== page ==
Dr. Arnette Williams
Alicia Nightgrove, the girl who spoke in pictures, had two fathers: David Grove and Lillian Dean. David Grove, the new Director of Operations at the Liberty City Ruby Biotech Headquarters, was in his early sixties and was almost unnaturally good-looking. He didn't look falsely young for his age—he had just the right amount of gray in his closely cropped hair—but everything about him was almost too perfect. He had the body of a linebacker with the face of a model.
His partner, Lillian Dean, looked to be in his early 40's, tall and thin, with a wild mop of honey blond hair, a narrow face, and eyes that ranged from blue to green depending on the light and what contacts he chose to wear that day. He claimed to be a mere senior research scientist, but I sensed he could be far more. Despite his shy, befuddled exterior, there was something regal about him. When he entered a room, you felt it.
Sometimes when I was trying to make my life far more mysterious and exciting than it actually was, I fantasized the unassuming Lillian Dean was actually Ruby Biotech's reclusive founder, Lillian Ruby, but I knew he was far too young. Most likely his parents named him Lillian hoping the name would magically grant him wealth and power along with the grace and intelligence to handle them. Plenty of parents did that back when the real Lillian Ruby was still shuttling around the world dispensing folksy words of wisdom in his Bayou accent.
The couple had relocated to Liberty City from Crescent Region where they had lived for quite some time. David had a chance for a promotion; the Crescent was roiling with violence, and they longed to give their newly-adopted daughter a fresh start.
They interviewed me at their house in Liberty City Dome's swank East Quadrant. They'd barely been in region a week and hadn't even had time to unpack. Their expansive living room was cluttered with unopened boxes.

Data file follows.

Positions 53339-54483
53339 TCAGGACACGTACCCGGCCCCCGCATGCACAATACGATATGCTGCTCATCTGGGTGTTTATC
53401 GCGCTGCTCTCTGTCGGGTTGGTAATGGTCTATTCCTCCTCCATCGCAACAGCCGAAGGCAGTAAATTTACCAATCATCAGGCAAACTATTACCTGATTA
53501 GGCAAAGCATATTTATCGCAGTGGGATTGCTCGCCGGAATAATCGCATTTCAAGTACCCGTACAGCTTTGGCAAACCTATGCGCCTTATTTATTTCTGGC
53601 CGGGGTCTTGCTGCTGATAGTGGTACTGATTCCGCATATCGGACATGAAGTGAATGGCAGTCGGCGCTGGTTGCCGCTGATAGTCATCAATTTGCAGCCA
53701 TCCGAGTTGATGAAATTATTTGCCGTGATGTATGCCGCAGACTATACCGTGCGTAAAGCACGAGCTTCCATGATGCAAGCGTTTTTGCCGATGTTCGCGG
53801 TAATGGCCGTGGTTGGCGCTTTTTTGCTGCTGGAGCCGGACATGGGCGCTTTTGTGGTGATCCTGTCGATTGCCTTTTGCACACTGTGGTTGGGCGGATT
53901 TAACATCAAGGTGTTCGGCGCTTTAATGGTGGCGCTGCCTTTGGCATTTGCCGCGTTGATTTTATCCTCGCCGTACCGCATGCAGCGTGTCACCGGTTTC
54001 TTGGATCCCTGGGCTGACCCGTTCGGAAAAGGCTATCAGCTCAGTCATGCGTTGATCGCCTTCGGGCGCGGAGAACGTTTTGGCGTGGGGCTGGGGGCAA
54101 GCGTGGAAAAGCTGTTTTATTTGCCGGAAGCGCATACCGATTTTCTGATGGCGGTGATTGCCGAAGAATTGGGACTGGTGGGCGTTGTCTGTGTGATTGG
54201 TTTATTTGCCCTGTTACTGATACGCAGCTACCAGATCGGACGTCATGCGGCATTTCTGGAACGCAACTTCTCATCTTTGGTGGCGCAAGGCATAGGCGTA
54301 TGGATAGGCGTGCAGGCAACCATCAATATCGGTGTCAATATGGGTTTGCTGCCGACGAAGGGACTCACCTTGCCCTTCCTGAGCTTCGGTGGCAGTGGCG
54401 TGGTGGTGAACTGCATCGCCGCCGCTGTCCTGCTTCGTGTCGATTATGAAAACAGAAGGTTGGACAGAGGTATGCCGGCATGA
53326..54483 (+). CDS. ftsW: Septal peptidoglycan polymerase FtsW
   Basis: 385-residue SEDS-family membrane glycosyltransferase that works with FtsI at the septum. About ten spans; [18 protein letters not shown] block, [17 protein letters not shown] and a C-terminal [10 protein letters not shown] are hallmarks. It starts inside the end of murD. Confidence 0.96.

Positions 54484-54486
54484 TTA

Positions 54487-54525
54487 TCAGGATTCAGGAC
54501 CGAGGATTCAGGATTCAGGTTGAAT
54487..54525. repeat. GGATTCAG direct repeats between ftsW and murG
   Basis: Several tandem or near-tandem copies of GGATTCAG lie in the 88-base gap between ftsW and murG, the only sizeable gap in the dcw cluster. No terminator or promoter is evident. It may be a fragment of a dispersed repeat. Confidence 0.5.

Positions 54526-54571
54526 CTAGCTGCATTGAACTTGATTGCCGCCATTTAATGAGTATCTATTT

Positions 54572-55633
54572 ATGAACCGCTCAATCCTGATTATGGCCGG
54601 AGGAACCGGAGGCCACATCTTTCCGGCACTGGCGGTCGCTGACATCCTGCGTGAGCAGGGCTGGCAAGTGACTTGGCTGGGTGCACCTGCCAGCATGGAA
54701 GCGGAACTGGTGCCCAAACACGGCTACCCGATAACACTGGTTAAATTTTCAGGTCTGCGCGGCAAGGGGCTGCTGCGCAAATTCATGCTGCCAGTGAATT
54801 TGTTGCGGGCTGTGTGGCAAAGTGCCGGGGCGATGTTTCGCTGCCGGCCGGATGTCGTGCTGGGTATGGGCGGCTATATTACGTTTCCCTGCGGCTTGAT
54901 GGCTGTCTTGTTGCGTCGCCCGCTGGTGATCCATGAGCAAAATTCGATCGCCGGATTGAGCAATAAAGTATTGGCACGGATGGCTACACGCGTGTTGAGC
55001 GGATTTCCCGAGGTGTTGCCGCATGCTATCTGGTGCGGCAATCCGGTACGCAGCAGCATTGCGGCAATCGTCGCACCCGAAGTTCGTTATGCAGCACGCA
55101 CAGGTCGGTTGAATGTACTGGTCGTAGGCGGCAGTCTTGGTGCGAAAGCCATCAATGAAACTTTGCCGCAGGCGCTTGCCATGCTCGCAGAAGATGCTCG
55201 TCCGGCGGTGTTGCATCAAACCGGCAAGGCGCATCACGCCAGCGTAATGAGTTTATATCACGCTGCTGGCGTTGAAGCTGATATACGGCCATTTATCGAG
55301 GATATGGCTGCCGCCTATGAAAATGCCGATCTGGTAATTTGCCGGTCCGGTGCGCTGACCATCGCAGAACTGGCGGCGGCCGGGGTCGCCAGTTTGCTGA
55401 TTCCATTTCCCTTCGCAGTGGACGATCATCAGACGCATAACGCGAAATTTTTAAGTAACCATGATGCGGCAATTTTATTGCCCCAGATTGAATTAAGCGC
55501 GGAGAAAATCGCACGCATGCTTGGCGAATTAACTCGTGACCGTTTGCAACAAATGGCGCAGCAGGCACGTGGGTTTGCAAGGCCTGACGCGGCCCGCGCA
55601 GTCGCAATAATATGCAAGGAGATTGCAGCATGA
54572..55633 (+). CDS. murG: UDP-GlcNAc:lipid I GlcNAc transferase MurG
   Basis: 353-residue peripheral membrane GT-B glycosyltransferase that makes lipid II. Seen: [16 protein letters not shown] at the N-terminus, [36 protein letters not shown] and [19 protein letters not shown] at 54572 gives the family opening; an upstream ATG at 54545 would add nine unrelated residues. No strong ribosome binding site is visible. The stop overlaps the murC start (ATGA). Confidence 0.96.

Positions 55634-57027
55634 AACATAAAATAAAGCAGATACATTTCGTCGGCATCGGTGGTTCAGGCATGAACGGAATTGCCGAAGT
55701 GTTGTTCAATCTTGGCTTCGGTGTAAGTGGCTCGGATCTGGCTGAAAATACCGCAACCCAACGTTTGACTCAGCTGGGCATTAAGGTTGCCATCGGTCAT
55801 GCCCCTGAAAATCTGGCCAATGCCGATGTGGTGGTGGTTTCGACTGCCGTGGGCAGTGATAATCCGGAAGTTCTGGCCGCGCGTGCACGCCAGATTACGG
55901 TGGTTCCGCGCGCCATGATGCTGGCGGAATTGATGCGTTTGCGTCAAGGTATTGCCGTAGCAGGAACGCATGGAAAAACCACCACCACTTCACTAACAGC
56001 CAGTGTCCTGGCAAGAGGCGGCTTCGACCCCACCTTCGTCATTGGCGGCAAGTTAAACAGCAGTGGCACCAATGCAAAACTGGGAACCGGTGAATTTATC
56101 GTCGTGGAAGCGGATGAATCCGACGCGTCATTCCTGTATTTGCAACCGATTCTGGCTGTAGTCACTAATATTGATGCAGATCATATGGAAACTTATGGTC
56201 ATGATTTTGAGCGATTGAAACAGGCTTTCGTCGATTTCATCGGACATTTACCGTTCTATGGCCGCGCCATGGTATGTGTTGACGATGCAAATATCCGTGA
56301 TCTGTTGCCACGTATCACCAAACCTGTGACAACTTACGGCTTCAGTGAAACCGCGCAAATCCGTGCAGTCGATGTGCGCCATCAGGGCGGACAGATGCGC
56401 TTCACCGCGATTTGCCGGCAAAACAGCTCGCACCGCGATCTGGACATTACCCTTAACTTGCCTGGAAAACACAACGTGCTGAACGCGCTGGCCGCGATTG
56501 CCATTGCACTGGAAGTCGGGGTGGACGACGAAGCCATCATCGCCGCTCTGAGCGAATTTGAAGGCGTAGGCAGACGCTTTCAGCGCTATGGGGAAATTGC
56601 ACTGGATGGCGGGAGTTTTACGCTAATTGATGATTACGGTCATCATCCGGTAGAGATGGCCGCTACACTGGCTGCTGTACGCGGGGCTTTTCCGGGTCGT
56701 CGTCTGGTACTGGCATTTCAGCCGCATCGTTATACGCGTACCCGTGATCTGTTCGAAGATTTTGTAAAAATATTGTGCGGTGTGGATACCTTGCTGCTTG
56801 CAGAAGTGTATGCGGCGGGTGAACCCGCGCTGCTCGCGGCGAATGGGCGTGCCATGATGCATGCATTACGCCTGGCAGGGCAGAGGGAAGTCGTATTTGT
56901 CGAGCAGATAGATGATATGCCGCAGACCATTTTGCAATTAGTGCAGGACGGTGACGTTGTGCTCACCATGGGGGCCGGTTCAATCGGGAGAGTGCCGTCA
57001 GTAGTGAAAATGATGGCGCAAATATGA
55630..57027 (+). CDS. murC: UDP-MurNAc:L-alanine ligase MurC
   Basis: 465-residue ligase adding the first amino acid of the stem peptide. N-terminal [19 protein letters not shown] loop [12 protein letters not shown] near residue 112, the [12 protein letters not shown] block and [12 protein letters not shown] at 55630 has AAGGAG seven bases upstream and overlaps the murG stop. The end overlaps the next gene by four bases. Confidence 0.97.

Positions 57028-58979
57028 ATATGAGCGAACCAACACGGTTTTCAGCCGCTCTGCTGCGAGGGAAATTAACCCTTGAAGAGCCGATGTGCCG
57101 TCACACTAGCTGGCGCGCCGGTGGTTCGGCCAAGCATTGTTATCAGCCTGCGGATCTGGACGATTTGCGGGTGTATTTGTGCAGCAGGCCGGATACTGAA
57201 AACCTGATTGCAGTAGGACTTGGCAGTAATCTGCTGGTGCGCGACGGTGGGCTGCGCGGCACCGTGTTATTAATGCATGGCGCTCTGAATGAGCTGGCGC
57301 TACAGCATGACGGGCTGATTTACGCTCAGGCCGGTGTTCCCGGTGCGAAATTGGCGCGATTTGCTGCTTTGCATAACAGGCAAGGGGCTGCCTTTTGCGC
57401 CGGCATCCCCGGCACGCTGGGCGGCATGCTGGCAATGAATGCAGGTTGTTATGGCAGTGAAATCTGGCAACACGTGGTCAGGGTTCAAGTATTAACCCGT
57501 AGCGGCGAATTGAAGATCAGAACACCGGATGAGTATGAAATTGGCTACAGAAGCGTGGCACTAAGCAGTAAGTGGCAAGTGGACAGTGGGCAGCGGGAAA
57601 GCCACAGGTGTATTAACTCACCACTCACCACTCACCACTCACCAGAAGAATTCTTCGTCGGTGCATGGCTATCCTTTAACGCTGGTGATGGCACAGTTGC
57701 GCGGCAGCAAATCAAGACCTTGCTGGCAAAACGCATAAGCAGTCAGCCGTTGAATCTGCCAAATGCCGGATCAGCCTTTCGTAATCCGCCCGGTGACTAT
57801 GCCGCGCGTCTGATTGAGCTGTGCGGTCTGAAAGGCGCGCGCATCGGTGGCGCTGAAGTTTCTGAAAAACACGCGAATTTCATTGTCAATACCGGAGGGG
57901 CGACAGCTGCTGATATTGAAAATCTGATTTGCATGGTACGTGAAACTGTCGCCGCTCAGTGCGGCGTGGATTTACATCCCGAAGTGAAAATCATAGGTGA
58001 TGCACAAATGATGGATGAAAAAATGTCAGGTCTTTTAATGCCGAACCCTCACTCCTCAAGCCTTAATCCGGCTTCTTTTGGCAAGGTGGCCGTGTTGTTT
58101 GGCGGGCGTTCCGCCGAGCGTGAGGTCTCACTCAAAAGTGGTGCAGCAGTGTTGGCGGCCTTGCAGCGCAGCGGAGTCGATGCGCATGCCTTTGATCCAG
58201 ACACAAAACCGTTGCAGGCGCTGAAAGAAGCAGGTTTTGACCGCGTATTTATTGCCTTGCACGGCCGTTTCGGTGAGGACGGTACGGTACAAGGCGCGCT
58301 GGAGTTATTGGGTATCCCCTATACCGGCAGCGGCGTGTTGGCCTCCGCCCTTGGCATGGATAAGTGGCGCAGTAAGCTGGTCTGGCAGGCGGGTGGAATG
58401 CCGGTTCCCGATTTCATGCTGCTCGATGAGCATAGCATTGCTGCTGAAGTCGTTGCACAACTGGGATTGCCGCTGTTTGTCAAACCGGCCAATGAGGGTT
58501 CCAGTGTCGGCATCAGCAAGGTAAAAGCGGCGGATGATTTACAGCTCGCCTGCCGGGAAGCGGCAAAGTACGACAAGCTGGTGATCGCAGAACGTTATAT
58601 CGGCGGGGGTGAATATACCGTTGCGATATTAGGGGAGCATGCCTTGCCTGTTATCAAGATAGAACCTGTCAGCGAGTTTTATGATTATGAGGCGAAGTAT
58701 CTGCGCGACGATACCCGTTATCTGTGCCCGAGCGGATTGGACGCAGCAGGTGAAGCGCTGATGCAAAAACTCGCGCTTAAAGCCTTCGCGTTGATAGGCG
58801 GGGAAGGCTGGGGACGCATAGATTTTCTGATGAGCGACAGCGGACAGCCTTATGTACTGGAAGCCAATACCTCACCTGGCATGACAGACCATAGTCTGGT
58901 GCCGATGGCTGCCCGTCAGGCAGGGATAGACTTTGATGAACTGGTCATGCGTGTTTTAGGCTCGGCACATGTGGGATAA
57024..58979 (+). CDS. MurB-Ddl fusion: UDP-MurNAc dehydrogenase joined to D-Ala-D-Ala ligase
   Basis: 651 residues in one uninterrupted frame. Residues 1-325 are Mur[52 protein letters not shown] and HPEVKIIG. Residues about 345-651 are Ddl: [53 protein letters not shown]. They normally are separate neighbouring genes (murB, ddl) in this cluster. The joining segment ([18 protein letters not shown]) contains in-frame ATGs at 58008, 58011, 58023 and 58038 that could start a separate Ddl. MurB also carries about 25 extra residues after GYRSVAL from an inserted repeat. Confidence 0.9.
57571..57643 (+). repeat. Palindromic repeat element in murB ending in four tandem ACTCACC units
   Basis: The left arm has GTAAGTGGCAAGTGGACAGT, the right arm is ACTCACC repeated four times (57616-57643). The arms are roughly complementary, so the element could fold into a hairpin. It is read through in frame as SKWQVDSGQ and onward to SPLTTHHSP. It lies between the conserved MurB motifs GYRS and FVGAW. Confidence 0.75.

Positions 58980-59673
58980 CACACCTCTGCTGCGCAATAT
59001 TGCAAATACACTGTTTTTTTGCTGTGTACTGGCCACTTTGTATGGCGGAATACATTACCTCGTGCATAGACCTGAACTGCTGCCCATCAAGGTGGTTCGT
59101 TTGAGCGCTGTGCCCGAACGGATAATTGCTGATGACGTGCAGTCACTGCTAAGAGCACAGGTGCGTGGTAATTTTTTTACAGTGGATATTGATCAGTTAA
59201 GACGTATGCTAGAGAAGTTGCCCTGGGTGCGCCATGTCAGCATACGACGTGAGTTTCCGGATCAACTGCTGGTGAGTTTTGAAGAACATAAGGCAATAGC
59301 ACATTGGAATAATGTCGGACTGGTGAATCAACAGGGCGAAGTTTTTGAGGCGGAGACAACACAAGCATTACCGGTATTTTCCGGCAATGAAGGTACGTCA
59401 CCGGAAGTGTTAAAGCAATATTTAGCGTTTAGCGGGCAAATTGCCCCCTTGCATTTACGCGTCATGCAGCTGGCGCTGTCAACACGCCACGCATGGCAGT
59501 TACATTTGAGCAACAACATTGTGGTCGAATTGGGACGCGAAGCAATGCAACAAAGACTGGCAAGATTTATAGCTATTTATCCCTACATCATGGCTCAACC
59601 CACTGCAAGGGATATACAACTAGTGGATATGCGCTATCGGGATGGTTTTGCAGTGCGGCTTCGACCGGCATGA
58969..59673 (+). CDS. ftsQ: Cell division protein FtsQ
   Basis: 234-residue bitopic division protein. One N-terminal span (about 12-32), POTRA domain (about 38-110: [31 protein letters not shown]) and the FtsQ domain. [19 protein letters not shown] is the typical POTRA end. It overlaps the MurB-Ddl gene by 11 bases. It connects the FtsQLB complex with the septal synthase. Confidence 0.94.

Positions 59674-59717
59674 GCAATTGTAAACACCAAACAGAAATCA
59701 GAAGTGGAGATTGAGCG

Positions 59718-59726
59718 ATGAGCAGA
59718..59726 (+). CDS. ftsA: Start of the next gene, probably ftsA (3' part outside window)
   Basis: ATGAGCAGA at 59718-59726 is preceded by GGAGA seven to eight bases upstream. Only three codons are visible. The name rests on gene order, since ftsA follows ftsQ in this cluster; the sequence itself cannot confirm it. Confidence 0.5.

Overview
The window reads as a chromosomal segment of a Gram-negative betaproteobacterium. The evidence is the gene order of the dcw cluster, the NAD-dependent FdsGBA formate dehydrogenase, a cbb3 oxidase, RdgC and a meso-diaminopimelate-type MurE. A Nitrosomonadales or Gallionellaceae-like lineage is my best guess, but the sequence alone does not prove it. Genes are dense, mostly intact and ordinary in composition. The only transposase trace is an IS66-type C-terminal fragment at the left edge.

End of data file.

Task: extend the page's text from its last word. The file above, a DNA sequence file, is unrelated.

David Grove explained the situation. Alicia had been orphaned by the recent spate of political violence in the Crescent. Her aunt, the only mother she knew—her biological mother died not too long after Alicia was born—had been brutally murdered in front of her eyes and Alicia hadn't uttered a word since. She communicated through a series of gestures and by drawing pictures. "You come highly recommended, Dr. Williams," said Dr. Grove. "We'd like you to try to give Alicia back her voice."
"In your e-mail you mentioned something about a recent illness," I said.
"An environmental leukemia," Dr. Dean chimed in with a slight Southern accent. (I noticed Dr. Grove didn't have one.) "Those are quite common in the Crescent."
"Do you think that might have a bearing on some of Alicia's difficulties?" I asked.
"No," insisted Dr. Grove a little too forcefully. "Before the murder she was a normal girl."
So, the illness was a sensitive subject. "You say she uses pictures to communicate?"
Dr. Dean responded by producing a sketchbook and a damn nice one, too. Leather binding, heavy cotton paper. I flipped through the pages and was astounded. The drawings were photo perfect, done with clinical precision. "How old did you say Alicia was again?"
"Seven," responded Drs. Grove and Dean in unison.
"These are..." I fumbled for the right word. I didn't want to call the drawings brilliant. Because they weren't. They were marvels of technique, but they weren't art. They were completely devoid of emotion. They looked as if an alien had come down to earth and drawn pictures of what they had seen. I saw no pictures of people. Just plants, insects, and the decaying buildings of the Crescent. "This is how she speaks to you?"
"Yes," replied Dr. Dean, somewhat taken aback by my question. "It's sort of like jazz. The sense is in the heart, in the play of light and dark, never in the straight line."
There was an uncomfortable silence. I had no idea how to process what he'd said. Up until that point, the couple had been very scientific and rational when speaking about their daughter. Then, without warning, Dean went all mystical on me.
The next thing he said was even stranger. "Dr. Williams, do you have any psychic abilities?"
I swear: that was the first and only time anyone had ever asked that in an interview. Then again, the Crescent was known as the Land of Restless Ghosts. Maybe Dr. Dean and Alicia had seen a few.
Another strained silence. I feared I wasn't going to get the job and despite the enormity of the task the two men set before me, I really wanted to tackle the challenge. I took a few deep breaths and looked directly into Dr. Dean's eyes. He was dead serious and desperate; he really wanted to know. Anything that would help his little girl. So, I told him the truth. "Yes, I do. I have the Sight."
He was visibly relieved; he even smiled slightly. &